Halfway between the Sudima and the seals at Point Kean is another pink beacon of history. Fyffe House is Kaikōura’s oldest surviving building and all that is left of the 1842 pioneer Waiopuka whaling station.

Just as the town was built on the back of the bounty of kaimoana, so too was Fyffe House on its occupants’ livelihood, the whaling industry: this wooden cottage, an imported kitset from Australia as timber was so scarce on the peninsula, was resourcefully laid on foundations made from tohorā/southern right whale vertebrae.

Complete with original furniture and artefacts, an amble around the historic house and grounds uncovers stories of struggle and resilience of the three families who once lived here. Carvings and other displays allude to earlier activities at the site – the first inhabitants of this coast, Māori have resided here for more than 800 years. Explore this peaceful seaside setting at your own pace, from evocative visual and aural exhibits inside to the characteristic coastal and inland views on permanent display outside.

Discover the Region's History at Kaikōura Museum

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96 West End, Kaikōura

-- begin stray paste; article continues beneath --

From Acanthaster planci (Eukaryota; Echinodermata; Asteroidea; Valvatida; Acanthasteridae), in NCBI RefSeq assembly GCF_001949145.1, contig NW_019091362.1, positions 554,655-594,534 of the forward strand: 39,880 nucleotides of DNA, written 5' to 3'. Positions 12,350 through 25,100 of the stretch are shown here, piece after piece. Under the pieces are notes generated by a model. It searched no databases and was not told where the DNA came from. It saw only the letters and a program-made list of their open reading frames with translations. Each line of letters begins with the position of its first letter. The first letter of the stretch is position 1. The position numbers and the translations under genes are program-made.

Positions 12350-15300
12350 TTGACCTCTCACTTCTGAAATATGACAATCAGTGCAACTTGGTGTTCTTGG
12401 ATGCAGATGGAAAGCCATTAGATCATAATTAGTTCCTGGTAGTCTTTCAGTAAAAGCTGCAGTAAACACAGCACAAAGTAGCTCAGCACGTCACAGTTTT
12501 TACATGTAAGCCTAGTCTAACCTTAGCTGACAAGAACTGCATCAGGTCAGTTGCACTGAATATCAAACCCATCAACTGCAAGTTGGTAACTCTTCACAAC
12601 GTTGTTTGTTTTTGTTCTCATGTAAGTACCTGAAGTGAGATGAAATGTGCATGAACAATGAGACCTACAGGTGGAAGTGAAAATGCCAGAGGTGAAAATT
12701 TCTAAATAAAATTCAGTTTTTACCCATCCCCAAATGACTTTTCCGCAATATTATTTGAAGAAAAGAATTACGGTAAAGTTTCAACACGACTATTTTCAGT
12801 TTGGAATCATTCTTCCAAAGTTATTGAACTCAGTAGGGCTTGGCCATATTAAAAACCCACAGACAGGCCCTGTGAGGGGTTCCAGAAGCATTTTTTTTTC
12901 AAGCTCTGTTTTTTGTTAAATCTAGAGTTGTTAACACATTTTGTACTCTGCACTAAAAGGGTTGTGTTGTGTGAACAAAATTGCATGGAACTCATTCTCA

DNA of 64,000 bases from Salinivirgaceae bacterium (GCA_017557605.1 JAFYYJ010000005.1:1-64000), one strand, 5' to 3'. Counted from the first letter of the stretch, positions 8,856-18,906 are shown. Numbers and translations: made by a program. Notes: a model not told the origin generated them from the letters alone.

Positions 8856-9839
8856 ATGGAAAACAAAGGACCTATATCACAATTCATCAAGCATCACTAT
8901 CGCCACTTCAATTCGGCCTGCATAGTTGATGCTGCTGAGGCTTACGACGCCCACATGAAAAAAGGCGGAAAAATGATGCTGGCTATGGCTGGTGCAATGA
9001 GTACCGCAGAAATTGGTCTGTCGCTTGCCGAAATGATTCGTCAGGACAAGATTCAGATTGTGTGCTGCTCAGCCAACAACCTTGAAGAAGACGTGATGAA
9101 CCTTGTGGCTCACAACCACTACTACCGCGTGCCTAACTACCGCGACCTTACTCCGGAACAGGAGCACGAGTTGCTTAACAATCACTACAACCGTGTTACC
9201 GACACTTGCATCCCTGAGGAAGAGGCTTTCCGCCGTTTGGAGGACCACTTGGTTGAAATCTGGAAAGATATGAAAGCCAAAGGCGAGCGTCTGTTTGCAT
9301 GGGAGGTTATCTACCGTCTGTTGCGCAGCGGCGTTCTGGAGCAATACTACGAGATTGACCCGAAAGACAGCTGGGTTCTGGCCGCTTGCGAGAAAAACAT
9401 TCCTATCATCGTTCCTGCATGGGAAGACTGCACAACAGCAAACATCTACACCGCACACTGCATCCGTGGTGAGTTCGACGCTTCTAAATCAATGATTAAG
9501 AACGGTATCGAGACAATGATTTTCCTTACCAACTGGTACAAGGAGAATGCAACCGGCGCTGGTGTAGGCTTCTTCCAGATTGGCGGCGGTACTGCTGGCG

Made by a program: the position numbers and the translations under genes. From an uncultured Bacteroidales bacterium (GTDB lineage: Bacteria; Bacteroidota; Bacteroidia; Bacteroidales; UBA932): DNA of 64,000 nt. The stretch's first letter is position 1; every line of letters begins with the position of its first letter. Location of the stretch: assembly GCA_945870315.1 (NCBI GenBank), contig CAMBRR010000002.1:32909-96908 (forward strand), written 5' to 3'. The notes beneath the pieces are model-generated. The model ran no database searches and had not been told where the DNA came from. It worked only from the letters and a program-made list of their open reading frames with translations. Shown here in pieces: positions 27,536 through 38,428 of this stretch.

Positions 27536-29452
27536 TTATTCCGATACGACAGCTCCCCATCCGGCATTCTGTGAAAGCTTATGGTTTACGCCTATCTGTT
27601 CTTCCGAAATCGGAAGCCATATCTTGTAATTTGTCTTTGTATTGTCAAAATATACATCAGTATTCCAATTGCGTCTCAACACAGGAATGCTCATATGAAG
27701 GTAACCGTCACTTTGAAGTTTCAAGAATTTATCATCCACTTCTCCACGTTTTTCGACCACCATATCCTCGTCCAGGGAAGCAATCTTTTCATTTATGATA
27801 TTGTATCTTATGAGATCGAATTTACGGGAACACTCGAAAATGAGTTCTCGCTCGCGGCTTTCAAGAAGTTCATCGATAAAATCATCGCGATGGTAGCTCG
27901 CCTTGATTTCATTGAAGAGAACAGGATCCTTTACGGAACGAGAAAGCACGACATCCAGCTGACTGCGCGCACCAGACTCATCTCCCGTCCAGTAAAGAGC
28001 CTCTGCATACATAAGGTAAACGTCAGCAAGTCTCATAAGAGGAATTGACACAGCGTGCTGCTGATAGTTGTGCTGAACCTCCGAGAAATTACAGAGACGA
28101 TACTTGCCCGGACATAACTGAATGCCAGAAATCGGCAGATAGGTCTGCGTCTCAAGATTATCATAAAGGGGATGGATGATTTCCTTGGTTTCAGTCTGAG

Whether or not you’re familiar with traditional woven craypots, it’s hard to miss the landmark building in the centre of town that is home to four organisations, among them the Kaikōura Museum. As uniquely Kaikōura as the timber craypot sculpture that covers half of the façade, the museum exhibits many quirky, local treasures such as a replica of the largest intact Moa egg ever found (which was in Kaikōura), a fully restored cabin from the Taiaroa ship that sank off the coast in 1886, footage of the local UFO story 1978 Kaikōura Lights, plus extensive fossil, marine specimen and taonga Māori collections. Kaikōura has a colourful social, cultural and natural history, a place where land and sea are interconnected in more ways than just visually. Step into the literal and figurative heart of this maritime town, where chronicles of its journey are brought to life.